— U2, Sunday Bloody Sunday (1982)


# posted:
www.nocommentnews.com/view.php?id=1994


UPDATE:
a news clip (a Japanese TV news):
www.youtube.com/watch?v=yh6CjmxudZM
The first two minutes show the footage which quite clearly shows how he got shot. The man with a walking stick @ 02:10 is his father (aged 80 or so). He says this is too cruel and he would like to protest to the Burmese government. The lady @ 02:20 is Mr Nagai’s sister. Then they shows a map of the area (Thailand and Burma). Mr Nagai flew into Burma on the 25th. Then, a footage from the 26th, when the forces opened fire. @03:31, his reports over the telephone. "They say there is going to be a huge demonstration on the 27th. That is tomorrow, and I feel something terrible could happen." @04:23 is an archive photo of him visiting Palestine. @04:30 begins the footage and report on the 28th. (I’m not sure if the footage is Mr Nagai’s or not.) This was the last contact. After this telephone contact, the forces used tear gas at the Sule Pagota. @05:08, the Japanese chief cabinet secretary explains some facts: the bullet, entering from his lower chest, went through his heart. Then, again, the footage of the moment. @06:35 is the office of the APF news agency. The man with glasses is Mr Yamaji, his colleage and the boss of the agency. @07:00 starts archive footage. Mr Nagai was the reporter how Saddam’s statue was pulled down. @07:30, his report from Palestine, which Mr Yamaji says shows the essence of his report – the Hamas patrol and the beach. And the hospital. @08:30, the Burmese state TV reports the unrest without any footage. The newsreader says among the nine people killed on 28th was a Japanese journalist who was on a tourist visa named Kenji Nagai. He was hit with a bullet when he was with the crowd and was doing some video-shoot. "This is as if it was an accident caused by a stray bullet," notes the Japanese news. @09:15, ASEAN foreign ministers’ statement demanding the Burmese government to stop the use of force against civillians. "The United Nations will send an envoy on Saturday, and the Japanese government will send Mr Yabunaka, a top diplomat, on Sunday."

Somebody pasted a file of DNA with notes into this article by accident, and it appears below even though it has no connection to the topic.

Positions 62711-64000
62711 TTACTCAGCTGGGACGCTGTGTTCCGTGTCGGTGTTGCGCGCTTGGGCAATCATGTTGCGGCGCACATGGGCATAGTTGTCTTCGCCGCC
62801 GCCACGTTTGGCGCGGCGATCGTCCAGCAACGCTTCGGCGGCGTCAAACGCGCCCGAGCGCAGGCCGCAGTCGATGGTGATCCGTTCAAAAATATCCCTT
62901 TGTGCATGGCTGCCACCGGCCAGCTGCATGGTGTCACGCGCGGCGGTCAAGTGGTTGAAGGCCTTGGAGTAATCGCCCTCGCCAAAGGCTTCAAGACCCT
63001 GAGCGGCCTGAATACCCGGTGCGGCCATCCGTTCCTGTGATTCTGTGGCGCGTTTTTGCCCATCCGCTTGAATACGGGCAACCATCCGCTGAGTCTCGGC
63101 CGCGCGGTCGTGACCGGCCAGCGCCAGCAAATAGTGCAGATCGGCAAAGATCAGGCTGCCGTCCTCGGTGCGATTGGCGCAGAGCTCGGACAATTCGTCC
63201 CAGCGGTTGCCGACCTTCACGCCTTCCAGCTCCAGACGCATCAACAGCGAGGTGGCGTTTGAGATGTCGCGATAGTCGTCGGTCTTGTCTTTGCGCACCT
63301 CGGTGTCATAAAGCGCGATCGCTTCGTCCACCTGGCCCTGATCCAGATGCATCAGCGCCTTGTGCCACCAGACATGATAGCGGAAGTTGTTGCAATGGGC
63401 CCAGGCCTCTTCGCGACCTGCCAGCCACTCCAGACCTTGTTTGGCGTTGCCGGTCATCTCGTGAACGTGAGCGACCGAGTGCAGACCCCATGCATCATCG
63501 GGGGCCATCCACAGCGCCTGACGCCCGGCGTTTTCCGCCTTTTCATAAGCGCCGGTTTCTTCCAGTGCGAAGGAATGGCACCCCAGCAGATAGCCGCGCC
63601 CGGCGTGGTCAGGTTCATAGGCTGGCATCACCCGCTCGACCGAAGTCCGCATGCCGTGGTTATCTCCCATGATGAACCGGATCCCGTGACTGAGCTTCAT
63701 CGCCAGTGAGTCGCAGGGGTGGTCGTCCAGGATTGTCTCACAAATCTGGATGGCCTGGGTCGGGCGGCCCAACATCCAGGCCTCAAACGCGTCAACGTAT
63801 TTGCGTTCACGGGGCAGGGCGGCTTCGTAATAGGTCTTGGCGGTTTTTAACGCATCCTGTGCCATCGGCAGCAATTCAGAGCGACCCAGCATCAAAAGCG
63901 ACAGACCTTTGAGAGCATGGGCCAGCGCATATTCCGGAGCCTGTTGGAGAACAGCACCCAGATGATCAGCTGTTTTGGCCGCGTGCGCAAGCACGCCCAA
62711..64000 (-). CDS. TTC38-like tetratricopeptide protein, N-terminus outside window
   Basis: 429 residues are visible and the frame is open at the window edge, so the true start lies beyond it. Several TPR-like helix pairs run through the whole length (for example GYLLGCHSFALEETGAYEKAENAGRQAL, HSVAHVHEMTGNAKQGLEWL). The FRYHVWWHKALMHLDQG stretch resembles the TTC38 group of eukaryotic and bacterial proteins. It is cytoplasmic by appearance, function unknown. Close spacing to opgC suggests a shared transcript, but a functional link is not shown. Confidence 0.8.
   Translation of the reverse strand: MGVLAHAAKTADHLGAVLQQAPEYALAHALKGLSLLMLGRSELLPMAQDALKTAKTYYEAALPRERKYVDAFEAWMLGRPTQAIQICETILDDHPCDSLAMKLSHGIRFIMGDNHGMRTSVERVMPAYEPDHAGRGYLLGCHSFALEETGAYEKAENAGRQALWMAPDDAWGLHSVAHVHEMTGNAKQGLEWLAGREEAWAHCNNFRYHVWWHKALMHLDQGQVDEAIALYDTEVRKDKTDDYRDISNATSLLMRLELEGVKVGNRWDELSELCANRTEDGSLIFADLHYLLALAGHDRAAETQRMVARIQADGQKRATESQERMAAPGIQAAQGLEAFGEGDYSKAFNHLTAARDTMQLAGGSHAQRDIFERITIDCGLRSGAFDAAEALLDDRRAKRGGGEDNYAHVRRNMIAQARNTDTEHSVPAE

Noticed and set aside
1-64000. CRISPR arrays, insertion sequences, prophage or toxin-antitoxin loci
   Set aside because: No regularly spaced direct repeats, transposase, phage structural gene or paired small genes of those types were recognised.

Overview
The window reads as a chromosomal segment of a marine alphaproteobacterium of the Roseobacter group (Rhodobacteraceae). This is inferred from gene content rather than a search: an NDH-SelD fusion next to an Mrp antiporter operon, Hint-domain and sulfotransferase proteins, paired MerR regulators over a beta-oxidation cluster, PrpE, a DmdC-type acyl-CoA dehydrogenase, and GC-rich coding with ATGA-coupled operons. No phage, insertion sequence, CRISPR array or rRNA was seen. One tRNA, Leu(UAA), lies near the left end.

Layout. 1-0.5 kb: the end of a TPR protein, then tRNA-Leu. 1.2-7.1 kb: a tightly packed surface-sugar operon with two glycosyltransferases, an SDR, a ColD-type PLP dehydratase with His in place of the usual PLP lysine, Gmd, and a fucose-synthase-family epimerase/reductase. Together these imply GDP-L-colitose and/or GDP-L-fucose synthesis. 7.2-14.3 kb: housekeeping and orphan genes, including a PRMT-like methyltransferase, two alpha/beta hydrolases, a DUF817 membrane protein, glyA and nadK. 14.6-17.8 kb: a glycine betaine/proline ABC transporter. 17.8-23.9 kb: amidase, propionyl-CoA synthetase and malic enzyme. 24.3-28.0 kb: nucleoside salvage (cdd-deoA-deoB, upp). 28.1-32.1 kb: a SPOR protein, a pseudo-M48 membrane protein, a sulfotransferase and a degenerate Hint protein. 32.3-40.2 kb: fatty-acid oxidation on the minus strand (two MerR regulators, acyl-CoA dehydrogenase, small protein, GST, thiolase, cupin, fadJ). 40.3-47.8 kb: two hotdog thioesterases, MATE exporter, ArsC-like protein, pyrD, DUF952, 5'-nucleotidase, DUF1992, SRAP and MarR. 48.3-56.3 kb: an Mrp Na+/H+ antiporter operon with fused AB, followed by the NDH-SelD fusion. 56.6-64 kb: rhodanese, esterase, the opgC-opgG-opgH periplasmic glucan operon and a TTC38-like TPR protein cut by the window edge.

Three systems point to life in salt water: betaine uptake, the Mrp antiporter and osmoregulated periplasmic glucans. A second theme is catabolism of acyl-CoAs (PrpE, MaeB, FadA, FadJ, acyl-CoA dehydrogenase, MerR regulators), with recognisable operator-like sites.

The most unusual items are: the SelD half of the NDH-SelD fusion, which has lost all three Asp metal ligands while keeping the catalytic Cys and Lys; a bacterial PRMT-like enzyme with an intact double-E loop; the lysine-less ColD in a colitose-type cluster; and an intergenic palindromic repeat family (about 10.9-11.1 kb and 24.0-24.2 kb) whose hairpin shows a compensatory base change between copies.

BBC:
www.youtube.com/watch?v=4DASGVCbtTo


UPDATE:
Visit Ko htike’s blog (based in London, according to the UK newspapers). Apparently now I know the face of another victim. He looks painfully young. It looks like he was shot in the neck. The picture seems to be originally posted on DVB.


UPDATE (Sat 29 September 2007):
His colleague, Mr Toru Yamaji of the APF News, left Tokyo this morning for Bangkok, arriving in Burma tonight. He had a trouble in getting a visa but after the Japanese FO pushed, he got it sorted. He is going to recover the body of Nagai and his belongings, particularly a video camera Nagai was using at his last gasp. He is going to stay in Burma for several days. In an TV interview he said he still can’t believe Nagai’s death but that he would know it’s real the moment he meets Mr Nagai at the hospital.